Our work in this area will accordingly include an intensive focus on research into successful norms-transformative initiatives, and how those might be scaled up. We will also work to improve the digital and financial capability of subsegments of women customers, and to influence the policy environment for women’s financial inclusion.
Data Risks and Opportunities
The pace of change created by the technology revolution is much faster than law, policy, or social mores can match. Although data privacy and protection regimes have begun to emerge, especially in wealthy countries, data by its nature is universal. To date, there is no universal framework setting forth who even owns personal data, much less governing how it can be used, by whom, and under which circumstances. The COVID-19 pandemic has provided a powerful illustration of both the risks and the opportunities of digitized data. The public health benefits of documenting and following diagnosed COVID-19 cases, and of tracing patients’ contacts, are obvious. But the risks to patients of stigmatizing, discrimination (whether of access to insurance, housing, employment, or otherwise), and other abuses are also very real.
Similarly, in financial services, data is the key that can unlock access to a full range of personalized, effective products that can help low-income people achieve their goals. The risk is that many LMICs have no effective consumer data protection regimes in place and that even where those exist, people with low levels of digital and financial sophistication may, in their eagerness to receive financial services, sign away their rights without even fully understanding them.
CFI will focus on means to bring transparency to data practices in DFS.
CFI’s work in this area will focus on means to bring transparency to the data practices of digital financial service (DFS) providers. We will also study how financial service providers use algorithms, which can be biased against already-underserved populations, in automated decision-making. We will monitor emerging frameworks around the world to document what does and does not work to advance financial inclusion while safeguarding data privacy, portability, and other consumer rights.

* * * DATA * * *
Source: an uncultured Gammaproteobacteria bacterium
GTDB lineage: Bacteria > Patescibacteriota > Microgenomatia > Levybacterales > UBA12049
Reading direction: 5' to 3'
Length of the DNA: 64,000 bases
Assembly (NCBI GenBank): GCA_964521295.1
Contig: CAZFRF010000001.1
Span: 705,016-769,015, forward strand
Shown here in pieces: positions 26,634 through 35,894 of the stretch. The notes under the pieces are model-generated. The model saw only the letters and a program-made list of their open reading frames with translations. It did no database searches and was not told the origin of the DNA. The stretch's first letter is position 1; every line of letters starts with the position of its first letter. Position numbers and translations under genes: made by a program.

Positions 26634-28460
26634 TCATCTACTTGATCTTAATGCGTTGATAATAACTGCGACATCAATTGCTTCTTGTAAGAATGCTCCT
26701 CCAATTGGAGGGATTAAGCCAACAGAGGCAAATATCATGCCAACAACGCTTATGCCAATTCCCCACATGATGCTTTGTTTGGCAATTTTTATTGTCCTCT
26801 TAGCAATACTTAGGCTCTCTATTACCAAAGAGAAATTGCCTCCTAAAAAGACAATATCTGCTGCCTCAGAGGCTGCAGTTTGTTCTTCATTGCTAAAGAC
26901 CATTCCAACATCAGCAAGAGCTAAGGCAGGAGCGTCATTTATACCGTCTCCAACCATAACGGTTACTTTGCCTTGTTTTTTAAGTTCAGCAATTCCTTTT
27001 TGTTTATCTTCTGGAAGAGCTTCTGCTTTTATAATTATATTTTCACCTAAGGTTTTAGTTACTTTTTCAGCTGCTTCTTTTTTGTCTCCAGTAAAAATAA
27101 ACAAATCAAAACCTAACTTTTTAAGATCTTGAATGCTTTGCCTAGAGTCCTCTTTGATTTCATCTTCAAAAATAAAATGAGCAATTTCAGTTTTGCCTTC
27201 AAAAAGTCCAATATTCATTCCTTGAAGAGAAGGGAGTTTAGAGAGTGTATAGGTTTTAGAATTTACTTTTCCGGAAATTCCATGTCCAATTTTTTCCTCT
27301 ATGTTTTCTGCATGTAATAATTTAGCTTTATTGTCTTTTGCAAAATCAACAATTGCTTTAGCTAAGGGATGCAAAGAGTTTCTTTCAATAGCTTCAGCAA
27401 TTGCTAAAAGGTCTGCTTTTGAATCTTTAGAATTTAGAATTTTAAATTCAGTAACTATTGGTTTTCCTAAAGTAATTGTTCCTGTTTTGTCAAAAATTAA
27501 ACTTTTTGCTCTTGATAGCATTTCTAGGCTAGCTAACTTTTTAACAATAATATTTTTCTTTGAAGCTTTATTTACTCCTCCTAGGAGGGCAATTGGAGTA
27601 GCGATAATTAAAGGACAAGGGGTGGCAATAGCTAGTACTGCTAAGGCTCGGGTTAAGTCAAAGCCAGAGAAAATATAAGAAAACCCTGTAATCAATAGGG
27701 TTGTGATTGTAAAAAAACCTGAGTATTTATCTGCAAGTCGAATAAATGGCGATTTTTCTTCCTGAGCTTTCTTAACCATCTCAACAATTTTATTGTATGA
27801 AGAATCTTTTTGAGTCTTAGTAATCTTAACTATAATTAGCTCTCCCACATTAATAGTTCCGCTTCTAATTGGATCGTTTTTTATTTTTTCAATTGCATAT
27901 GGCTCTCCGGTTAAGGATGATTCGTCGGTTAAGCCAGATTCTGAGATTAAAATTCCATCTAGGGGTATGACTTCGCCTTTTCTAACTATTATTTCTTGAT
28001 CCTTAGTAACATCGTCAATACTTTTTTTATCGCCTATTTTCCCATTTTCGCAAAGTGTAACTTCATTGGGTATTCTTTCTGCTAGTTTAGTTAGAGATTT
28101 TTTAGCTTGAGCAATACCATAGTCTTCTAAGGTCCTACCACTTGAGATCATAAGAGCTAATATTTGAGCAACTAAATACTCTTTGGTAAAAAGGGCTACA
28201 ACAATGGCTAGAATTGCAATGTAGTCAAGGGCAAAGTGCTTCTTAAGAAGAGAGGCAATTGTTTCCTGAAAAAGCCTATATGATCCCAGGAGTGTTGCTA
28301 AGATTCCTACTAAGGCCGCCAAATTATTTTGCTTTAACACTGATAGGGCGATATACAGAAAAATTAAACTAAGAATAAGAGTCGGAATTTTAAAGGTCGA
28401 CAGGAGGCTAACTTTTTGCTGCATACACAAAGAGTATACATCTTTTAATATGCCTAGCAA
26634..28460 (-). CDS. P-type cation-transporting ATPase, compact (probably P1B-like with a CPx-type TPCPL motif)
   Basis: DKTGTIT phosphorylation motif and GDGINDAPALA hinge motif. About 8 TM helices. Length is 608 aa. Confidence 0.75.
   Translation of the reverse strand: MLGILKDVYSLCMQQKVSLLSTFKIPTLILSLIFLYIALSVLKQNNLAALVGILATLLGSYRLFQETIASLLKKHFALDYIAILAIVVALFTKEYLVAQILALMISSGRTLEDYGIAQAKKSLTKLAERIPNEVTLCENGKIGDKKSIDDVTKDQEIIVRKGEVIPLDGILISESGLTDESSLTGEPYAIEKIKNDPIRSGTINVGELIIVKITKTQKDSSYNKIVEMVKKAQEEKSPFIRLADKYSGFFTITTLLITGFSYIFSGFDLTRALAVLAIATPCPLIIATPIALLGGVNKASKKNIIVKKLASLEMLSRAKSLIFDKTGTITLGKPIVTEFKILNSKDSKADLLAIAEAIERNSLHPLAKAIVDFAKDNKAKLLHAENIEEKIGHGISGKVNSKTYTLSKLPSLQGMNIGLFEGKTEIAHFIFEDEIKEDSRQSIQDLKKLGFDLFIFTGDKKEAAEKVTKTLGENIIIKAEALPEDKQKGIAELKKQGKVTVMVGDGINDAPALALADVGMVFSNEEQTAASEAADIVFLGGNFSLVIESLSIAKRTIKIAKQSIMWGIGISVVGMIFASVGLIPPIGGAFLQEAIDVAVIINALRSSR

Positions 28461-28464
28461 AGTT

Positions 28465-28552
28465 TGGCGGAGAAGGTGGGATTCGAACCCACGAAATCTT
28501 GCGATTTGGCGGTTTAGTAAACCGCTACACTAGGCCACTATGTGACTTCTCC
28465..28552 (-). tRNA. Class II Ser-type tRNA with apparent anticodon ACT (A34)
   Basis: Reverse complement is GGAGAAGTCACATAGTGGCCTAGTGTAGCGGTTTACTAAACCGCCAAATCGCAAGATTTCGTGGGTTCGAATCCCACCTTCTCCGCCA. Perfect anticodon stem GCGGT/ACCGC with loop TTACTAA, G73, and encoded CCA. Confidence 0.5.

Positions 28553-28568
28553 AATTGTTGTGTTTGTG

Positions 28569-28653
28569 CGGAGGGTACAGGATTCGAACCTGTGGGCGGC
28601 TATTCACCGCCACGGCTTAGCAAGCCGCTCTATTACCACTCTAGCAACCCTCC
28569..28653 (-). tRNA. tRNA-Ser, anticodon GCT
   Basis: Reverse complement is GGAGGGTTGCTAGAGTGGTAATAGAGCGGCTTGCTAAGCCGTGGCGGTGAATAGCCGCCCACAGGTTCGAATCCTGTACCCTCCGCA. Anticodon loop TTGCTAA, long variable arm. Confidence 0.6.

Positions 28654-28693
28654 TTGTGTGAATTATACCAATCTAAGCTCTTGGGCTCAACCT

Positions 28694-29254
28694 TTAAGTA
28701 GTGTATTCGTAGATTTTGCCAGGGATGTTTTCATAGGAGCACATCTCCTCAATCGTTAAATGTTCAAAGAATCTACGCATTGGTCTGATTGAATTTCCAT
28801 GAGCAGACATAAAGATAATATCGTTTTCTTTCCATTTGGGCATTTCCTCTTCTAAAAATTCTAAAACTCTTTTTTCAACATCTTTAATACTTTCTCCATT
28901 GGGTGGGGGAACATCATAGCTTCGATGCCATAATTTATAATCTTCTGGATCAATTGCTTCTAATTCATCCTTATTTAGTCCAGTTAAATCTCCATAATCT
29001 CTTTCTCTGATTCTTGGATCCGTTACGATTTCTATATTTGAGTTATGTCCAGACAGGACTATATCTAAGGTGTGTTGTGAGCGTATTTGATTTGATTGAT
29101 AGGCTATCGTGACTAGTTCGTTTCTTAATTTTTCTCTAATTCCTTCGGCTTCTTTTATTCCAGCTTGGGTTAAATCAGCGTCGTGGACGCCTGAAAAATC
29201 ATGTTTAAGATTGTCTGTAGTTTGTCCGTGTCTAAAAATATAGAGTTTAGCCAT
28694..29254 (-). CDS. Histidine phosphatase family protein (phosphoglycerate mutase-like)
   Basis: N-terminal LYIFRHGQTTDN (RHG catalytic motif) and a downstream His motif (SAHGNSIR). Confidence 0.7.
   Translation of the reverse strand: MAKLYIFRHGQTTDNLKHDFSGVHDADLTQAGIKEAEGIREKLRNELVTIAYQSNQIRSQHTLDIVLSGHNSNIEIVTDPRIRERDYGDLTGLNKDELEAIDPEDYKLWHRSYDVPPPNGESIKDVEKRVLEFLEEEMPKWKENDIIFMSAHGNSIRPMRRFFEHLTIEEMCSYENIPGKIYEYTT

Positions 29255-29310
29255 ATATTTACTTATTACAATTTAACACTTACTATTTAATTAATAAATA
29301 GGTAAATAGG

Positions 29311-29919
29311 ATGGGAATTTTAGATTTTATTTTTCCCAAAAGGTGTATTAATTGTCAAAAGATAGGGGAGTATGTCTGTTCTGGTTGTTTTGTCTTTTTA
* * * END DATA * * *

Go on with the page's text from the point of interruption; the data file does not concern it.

Consumer Protection in the Digital Economy
As the inclusive finance landscape evolves, so too must the approaches to consumer protection. Social platforms, ecommerce giants, fintechs, and pay-as-you-go providers are all relatively recent entrants into the field, and this means a multi-pronged approach is necessary to ensure safe practices are the norm. This is especially true since many of these business models fall beyond the scope of existing banking regulation. Consumer protection is an evergreen challenge, and one where CFI has long been active.
Consumer protection is an evergreen challenge.
We plan to devote intensive study to the practice of government-to-person (G2P) digital cash transfers, since these are often the on-ramp to digital financial services for low-income populations. We want to understand the risks that digitized G2P transfers present and how governments are mitigating those risks. We also want to document innovations around redress of grievances, financial capability-building add-on services, resolution of connectivity issues, and other relevant lessons learned.
In addition, CFI will partner with regulators and supervisors to test new technologies, such as chatbots or algorithmic audit tools, that can allow supervisors to be in direct dialogue with consumers, without consumer voices being mediated via the financial service providers. Such a dialogue can ultimately improve customers’ experience with financial services and democratize the financial sector by involving customers in the development of financial sector policies. To date, much of the recent work in regulatory technology (RegTech) and supervisory technology (SupTech) has prioritized the data reporting and compliance, but CFI believes its potential for advancing consumer protection has been underappreciated.
CFI developed its three-year strategic plan by weighing the needs of the inclusive finance industry against what we see as our own comparative advantages. We recognize that the four thematic priorities we intend to pursue are not an exhaustive list of everything that needs to happen to ensure positive outcomes for low-income people, and we also recognize that other individuals and organizations are doing excellent work in the areas we intend to pursue. We look forward to collaborating with all stakeholders who share the vision of a world where all people are able to equitably participate in the economy and are able to use financial tools to improve their lives and to prosper.
We hope you will participate in the rest of Financial Inclusion Week, which is packed with amazing speakers, events and activities. And, we want to hear from you. Please participate and tell us what you think about CFI’s thematic priorities.